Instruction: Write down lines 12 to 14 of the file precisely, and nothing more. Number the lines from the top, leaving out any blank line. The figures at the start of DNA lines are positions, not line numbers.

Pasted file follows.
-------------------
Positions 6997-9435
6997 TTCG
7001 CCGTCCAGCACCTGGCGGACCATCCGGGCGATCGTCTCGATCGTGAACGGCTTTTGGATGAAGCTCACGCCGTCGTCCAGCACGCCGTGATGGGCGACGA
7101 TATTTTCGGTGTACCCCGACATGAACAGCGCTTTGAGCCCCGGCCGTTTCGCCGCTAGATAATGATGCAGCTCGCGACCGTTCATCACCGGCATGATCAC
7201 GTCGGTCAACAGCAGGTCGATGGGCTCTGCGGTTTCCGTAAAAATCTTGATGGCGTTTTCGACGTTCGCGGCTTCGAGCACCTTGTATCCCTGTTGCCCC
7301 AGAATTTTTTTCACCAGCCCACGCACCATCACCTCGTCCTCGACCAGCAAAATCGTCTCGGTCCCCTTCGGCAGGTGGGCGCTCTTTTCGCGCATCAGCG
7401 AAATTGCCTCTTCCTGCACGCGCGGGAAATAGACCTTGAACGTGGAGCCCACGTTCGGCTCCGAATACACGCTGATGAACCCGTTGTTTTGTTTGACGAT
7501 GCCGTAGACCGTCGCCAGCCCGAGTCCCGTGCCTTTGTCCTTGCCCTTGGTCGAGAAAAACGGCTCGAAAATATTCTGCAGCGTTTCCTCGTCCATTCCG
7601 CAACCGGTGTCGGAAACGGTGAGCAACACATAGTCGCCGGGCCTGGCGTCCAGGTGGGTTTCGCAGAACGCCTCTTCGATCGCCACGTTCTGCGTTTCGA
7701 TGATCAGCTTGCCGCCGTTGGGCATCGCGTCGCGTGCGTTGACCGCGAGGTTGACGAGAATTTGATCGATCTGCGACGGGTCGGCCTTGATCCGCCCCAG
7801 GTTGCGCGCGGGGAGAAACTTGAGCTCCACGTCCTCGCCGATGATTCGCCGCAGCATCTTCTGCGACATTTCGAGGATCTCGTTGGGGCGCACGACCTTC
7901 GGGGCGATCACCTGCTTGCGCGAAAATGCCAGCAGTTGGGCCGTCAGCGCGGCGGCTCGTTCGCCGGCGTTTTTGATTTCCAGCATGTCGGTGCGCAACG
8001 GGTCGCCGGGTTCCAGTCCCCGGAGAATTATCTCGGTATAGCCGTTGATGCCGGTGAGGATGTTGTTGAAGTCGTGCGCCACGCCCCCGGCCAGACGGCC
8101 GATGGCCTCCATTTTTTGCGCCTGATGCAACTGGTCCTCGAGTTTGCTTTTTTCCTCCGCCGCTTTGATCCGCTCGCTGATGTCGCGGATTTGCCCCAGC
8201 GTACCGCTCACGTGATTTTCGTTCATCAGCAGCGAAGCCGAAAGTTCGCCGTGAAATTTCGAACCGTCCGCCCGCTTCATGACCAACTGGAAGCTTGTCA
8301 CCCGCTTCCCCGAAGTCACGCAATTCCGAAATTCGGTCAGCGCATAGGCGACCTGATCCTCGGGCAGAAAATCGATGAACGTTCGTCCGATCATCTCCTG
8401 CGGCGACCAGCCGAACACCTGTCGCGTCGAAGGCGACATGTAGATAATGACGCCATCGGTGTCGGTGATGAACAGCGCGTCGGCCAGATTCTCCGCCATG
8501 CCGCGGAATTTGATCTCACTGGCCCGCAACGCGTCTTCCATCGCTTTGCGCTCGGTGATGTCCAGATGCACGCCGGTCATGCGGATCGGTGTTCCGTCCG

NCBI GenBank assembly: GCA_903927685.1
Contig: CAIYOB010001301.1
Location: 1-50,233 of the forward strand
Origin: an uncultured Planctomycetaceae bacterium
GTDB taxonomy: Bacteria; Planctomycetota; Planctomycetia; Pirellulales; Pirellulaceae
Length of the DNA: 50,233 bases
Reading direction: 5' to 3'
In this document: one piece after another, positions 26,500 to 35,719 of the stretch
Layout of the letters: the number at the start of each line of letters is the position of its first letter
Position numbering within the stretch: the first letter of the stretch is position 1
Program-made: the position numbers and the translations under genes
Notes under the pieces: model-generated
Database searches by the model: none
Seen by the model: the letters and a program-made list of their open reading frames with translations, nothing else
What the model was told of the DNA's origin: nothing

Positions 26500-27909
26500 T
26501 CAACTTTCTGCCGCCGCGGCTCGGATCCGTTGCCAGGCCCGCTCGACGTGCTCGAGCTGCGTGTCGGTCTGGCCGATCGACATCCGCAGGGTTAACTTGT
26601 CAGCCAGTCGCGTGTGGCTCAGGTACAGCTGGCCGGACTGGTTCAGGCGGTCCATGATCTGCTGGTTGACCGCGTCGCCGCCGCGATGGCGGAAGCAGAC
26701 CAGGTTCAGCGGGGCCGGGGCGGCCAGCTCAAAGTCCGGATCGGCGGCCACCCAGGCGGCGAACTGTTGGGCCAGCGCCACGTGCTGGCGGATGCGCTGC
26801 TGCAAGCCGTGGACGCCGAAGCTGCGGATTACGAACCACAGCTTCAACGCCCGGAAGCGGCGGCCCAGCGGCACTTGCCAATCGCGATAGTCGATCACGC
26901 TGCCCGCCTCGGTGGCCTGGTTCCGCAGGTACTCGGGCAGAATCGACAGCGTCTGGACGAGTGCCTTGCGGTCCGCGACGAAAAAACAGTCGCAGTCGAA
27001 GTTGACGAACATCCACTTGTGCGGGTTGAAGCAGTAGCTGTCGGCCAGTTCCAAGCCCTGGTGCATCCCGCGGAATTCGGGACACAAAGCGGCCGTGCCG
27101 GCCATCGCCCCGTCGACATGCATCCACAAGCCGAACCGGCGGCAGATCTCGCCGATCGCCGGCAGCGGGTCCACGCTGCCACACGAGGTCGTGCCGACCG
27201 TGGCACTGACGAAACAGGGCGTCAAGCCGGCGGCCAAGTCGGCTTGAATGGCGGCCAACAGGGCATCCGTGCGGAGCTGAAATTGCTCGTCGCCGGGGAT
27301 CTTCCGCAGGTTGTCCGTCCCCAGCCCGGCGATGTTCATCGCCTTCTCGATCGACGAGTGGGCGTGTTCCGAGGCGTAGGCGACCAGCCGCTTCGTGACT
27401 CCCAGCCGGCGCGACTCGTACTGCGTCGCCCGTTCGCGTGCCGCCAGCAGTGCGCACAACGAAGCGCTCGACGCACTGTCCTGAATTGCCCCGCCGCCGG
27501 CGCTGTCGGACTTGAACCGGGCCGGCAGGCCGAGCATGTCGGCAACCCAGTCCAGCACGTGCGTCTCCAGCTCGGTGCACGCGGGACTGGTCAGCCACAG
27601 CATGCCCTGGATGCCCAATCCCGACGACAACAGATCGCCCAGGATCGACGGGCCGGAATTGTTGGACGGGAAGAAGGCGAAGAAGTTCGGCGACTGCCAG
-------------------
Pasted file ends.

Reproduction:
7901 GGGGCGATCACCTGCTTGCGCGAAAATGCCAGCAGTTGGGCCGTCAGCGCGGCGGCTCGTTCGCCGGCGTTTTTGATTTCCAGCATGTCGGTGCGCAACG
8001 GGTCGCCGGGTTCCAGTCCCCGGAGAATTATCTCGGTATAGCCGTTGATGCCGGTGAGGATGTTGTTGAAGTCGTGCGCCACGCCCCCGGCCAGACGGCC
8101 GATGGCCTCCATTTTTTGCGCCTGATGCAACTGGTCCTCGAGTTTGCTTTTTTCCTCCGCCGCTTTGATCCGCTCGCTGATGTCGCGGATTTGCCCCAGC